MMA Berlin’s Oskar Buinickas is one of the notable up-and-comers to watch in the upcoming Caged Steel Bulgaria event

The ‘Lithuanian Samurai’ will enter enemy territory against Burgas native Rusi Hadzhiev. He does have the same 1-0 professional record, yet he already displays a level of maturity you would often see in a seasoned veteran. 

Buinickas is no slouch, either. As you will see in this study, he has likewise come a long way since his amateur debut just six years ago. He has put in the work for a budding professional in his early 30s, and his dedication to his craft is nearly second to none. 

For this short piece, we’ll take a peek into Oskar Buinickas’ career, both as an amateur and a professional. We will delve into his approach to fighting and evolution, beginning with the very first time he stepped inside a mixed martial arts cage.

The Inherent Tenacity

‘In fighting, you either have it or you don’t.’ 

You’ve likely heard this phrase uttered in some form when referring to individuals who subject themselves to combat sports and prizefighting. And looking at his earlier years of competition, you can see Oskar Buinickas has it. 

Here’s how he handled himself in the first minute of his amateur debut against Jordan Endijilo in late 2018. Many first-time competitors would shell up after eating a clean shot to the jaw. 

But not Buinickas. He charged forward, seemingly fired up by the shot.

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Here he is again in his second fight against Martin Hannusch less than three months later. After taking a one-two combo to the dome, what does Oskar do? He fires back with a straight right. 

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You can’t teach killer instinct. It’s that one trait that makes a fighter special to fans and a feared individual to opponents. And having it in the early stages of one’s career could only mean good things in the future. 

Here’s how he finished Hannush to pick up his very first win. It happened after going through moments of adversity.

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Killer jab moment #1

Straight punches appear to be Buinickas’ bread and butter. He has so far found ways to land them right on the off switch, even with the presence of head protection. 

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Take a bow, Mr. Buinickas. Well-deserved.

Dedication is another trait that separates fighters from hobbyists. They put in the time and sacrifices to improve and eventually reach their goal. Buinickas’ commitment to his craft makes him one of the names to watch out for in Caged Steel Bulgaria.

Hard Work is an Understatement

Caged Steel Bulgaria’s Oskar Buinickas lives and breathes fighting; you can see it in his social media activity. The man flew halfway across the world to add to his arsenal and test his skills on a different playing field.

And it worked out well for him.

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Killer jab #2. We’re seeing a pattern here.

Whether sharpening his grappling skills on the mat or keeping his striking chops crisp, you can’t question Buinickas’ willingness to grow and improve constantly. It’s a level of maturity that keeps him grounded and fast-tracks his evolution. 

Buinickas turned pro in 2022 and faced Iran’s Saeed Ganji, who already had five fights under his belt at the time. And he passed with flying colors thanks to his poise and composure, something you rarely see from a debuting professional.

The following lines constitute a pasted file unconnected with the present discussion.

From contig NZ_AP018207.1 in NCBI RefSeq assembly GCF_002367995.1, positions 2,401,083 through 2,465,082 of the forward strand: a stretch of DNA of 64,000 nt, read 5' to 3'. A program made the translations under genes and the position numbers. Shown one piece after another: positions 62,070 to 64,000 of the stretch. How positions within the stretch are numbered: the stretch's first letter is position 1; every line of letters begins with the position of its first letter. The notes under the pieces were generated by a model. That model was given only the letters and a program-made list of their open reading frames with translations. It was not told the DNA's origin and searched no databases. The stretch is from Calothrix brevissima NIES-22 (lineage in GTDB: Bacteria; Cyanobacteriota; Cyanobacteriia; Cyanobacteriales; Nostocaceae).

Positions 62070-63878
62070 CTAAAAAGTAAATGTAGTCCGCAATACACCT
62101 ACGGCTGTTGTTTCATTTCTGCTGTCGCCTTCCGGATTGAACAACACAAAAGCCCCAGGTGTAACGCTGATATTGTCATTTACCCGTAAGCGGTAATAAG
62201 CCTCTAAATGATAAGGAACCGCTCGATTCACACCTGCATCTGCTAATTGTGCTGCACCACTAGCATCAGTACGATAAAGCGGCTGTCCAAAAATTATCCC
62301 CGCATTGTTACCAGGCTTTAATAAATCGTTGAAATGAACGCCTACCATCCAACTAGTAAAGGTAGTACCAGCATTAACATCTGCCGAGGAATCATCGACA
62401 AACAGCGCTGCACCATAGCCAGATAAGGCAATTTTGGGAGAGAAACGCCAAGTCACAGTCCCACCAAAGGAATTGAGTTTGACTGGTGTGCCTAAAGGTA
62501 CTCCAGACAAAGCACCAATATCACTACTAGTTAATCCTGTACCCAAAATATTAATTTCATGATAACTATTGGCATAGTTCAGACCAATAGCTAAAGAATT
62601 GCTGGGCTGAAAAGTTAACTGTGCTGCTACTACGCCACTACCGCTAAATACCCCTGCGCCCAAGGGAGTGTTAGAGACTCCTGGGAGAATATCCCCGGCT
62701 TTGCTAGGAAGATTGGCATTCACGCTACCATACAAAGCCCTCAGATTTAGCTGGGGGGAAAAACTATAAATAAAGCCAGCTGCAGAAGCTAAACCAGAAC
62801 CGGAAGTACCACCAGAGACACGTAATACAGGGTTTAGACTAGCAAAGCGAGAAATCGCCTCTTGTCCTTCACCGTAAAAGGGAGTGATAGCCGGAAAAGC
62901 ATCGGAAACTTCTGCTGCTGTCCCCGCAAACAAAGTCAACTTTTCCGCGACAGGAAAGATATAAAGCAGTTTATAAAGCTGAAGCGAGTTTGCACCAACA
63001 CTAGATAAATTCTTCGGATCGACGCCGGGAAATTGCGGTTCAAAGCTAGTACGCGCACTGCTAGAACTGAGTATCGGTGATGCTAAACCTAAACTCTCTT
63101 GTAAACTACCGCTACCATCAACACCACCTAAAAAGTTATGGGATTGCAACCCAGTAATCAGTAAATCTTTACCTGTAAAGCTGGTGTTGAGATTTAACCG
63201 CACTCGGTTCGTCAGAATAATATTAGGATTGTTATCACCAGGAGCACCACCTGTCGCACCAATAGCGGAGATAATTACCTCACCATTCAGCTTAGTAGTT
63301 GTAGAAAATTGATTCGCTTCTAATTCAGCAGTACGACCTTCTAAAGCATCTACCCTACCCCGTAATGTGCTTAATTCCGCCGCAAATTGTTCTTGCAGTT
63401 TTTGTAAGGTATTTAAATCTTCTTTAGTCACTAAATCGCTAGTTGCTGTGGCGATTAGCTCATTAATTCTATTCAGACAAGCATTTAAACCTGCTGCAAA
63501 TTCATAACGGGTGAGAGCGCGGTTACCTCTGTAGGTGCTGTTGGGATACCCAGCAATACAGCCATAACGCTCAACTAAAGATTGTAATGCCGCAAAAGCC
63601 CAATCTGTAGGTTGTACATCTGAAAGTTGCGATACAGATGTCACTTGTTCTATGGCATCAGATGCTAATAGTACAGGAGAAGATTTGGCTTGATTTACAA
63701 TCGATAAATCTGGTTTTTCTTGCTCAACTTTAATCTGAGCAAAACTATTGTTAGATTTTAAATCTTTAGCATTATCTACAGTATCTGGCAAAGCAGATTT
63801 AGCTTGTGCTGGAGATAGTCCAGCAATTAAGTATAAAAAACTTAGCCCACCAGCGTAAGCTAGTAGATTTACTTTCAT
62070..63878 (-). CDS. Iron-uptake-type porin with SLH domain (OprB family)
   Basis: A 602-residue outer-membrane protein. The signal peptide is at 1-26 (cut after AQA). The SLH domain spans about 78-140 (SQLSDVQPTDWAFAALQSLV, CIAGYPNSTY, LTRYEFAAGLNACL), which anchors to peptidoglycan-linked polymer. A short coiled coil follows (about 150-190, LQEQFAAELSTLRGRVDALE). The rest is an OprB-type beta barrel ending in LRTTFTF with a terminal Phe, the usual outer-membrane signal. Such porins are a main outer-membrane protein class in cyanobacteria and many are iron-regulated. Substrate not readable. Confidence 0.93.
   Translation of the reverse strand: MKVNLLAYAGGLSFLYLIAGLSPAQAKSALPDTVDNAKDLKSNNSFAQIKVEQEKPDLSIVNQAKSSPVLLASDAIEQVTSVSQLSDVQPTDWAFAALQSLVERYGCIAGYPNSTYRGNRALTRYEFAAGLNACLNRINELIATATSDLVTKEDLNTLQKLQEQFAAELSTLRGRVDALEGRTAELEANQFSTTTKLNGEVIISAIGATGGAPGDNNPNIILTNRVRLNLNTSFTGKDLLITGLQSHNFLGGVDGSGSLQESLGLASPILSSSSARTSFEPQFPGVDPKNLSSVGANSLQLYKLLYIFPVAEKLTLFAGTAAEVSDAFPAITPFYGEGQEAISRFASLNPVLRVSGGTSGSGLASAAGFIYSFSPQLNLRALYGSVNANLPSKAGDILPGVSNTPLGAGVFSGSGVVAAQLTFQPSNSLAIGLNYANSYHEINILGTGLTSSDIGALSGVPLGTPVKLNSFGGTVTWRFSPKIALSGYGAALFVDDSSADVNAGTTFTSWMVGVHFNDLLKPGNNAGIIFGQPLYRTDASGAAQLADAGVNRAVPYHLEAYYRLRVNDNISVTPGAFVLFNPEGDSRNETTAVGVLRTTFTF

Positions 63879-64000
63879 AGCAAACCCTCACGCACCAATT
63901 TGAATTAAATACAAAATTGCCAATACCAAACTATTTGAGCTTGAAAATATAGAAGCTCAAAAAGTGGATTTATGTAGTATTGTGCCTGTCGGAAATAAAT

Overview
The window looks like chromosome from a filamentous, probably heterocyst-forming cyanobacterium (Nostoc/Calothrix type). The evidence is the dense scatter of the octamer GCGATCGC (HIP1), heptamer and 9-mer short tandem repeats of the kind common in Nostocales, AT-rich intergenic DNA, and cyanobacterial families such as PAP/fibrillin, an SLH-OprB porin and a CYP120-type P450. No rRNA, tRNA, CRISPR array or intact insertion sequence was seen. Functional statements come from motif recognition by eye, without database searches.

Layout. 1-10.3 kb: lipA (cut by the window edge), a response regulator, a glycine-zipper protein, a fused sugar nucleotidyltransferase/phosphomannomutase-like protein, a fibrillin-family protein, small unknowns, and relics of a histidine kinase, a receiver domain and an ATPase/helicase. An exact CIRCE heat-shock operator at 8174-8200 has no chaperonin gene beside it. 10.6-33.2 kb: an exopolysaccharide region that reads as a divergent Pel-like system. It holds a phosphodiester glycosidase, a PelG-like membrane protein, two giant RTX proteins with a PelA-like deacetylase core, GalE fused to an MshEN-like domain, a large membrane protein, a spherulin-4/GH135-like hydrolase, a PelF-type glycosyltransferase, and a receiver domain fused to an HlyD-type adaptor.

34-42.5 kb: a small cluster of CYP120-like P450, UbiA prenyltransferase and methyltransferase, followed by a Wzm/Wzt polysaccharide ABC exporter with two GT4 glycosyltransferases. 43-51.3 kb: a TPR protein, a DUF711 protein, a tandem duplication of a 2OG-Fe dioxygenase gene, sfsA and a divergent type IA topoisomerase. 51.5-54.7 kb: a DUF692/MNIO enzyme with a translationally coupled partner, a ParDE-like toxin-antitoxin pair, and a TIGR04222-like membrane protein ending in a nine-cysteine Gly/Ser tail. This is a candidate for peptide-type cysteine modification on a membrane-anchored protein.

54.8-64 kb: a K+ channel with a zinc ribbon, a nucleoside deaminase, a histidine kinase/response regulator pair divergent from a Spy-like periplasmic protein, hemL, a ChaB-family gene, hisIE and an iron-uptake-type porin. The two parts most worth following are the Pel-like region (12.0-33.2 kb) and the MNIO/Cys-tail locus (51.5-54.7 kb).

Calmness In the Fog of War

With experience comes eventual finesse. The more you put yourself out there, the more wisdom you gain. This game has no shortcuts, and Oskar Buinickas is living proof of it.

His constant willingness to compete prepared him for a bigger stage in his career. He showed no signs of jitters when he stepped inside the cage against a slightly more experienced Ganji. 

This was how Buinickas handled grappling situations early on in his career. Let’s be honest: he looked like a fish out of water here, completely lacking defence fundamentals.

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And here he is a mere four bouts later as a debuting professional. You’d be surprised how many fighters would tap out to such a futile guillotine attempt. Buinickas, however, seemed to have recognized the flaw and properly defended the choke to get out eventually. 

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Buinickas is no stranger to difficult moments in the heat of battle, and it’s something he’d always handled well. Again, we could trace it back to his innate strength of will. 

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It would be interesting to see how Buinickas fares against Hadzhiev, who likewise possesses the same poise and maturity despite the relative lack of cage time. 

His performance in his pro debut against Apostolos Stampoulis was a solid testament to that, but that’s an entirely new topic for another piece. For now, here’s a preview of his handiwork.

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Do You Have Your Tickets For Caged Steel Bulgaria Yet?

If you don’t, visit this link and save yourself a seat. Whether you’re enjoying the action from the VVIP section at cage side or a bronze ticket slightly at the back section, you’re in for an exciting night of fights. 

And since this is Caged Steel’s first event outside of the U.K., you will be part of history. 

Mark your calendars for Caged Steel Bulgaria on May 18th at the Hristo Botev Hall in the country’s fight capital city of Sofia. 

We’d love to hear your thoughts in the comments below!

About the author: Miguel Ordoñez is an MMA writer, lifelong fight fan, and martial arts practitioner with an amateur MMA record of 2-0. He is also a Brazilian Jiu-Jitsu coach and a passionate drummer with aspirations of being the next John Bonham and Keith Moon combined. 

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